Michael Takiff delivers one punch to the gut after another in his Jews, God, and History (Not Necessarily in That Order), a stark look at anti-Semitism and losing faith in a deity that would allow the Holocaust to happen.
Greeted by jazzy versions of old Yiddish folk songs, the audience members are lulled into believing they are in for a pleasant show about Yiddishkeit.
As the elegant and elegantly attired Takiff enters he begins by asking who in the audience is Jewish and then proceeds to give a short history of Judaism beginning with—who else?—Abraham and all his foibles, taking on the roles of both God and Abraham in a bizarrely funny “interview.”
Soon, assuming the personality of Maury Levenson, a lecturer at the Secaucus Hilton who speaks on the subject of how to be a good Jew, Takiff speaks about food (milk and hot dogs—feh!), denominations (Orthodox, Conservative, Reform—also known as Presbyterian!—and, God forbid, Jews for Jesus), the joys of eating matzo during Passover and the horror of non-Jews eating Pastrami on white bread with mayonnaise.
Then he conjures the image of Hitler happily dancing a jig in a conquered Paris. Things go downhill from that point onward, even questioning the survival of Jews and Judaism. He admits that American Jews, in particular, have had it pretty good but still are not free from inner and outer persecution and guilt. American Jews still suffer from the Jewish holiday Hanukkah being unfairly compared to the Christian juggernaut of Christmas.
This brings Jews, God, and History up to intermission with more vitriol to follow beginning with Takiff admitting that he is an atheist. He leavens this statement with a long soliloquy elucidating both the pleasures of all things Jewish including his Orthodox upbringing. High Holy Days services at his father’s synagogue are described with affection and irony, painting an intimate picture of a close-knit community buoyed by tradition and faith, laced with Hebrew prayers and colorful character studies.
His musings then veer off again to Hitler and the vagaries of history, including the infamous failed assassination attempt.
At his most sardonic, he again assumes the guise of God telling His version of stories in the Torah beginning with the Creation saga and on to Moses and Jesus. This God actually claims that the Nazi death machine was one of his greatest creations! God’s explanation will cause much head scratching as it leads to His vicious condemnation of his “chosen” people delivered by Takiff with such passion that the audience actually flinched.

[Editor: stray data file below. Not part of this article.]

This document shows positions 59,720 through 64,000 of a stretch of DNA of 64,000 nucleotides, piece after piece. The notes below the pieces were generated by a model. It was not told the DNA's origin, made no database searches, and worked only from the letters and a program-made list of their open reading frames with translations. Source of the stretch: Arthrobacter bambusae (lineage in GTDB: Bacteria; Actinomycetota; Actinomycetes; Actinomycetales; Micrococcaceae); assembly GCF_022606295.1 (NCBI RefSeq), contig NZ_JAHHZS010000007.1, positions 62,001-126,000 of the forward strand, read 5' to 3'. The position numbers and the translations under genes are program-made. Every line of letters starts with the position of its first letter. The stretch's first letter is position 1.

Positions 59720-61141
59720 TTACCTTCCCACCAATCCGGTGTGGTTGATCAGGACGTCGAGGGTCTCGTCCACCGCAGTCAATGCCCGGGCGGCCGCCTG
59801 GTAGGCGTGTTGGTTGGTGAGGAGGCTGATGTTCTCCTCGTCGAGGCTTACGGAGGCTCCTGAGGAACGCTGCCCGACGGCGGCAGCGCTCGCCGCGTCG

There is much poetry and beautifully expressed angst in this monologue. It would be difficult to find deeper emotional or intellectual arguments about the horror unleashed by the Holocaust.
The work is not without humor and wit; nevertheless, Takiff turns himself inside out, scouring his heart, to show that his atheism is fully in line with his reaction to this horrible history which, ironically, reinforced his Jewishness.
Takiff is a skilled performer who never loses the audience no matter how angry or sardonic he gets. He is helped by the mood setting lighting of Elizabeth M. Stewart and the sound and video contributions of Matthew Chilton. Mark Mindek provides some minor, but effective, dance bits.
Brian Lane Green’s direction made all of pieces fit together into a cogent whole.
As difficult as the subject matter is, Jews, God, and History (Not Necessarily in That Order) should be seen as a fresh, in depth consideration of the subject matter.
Jews, God, and History (Not Necessarily in That Order) (through June 5, 2022)
The Siggy Theater at the Flea, 20 Thomas Street, in Manhattan
For tickets, visit http://www.jewsgodandhistory.com
Running time: one hour and 50 minutes including one intermission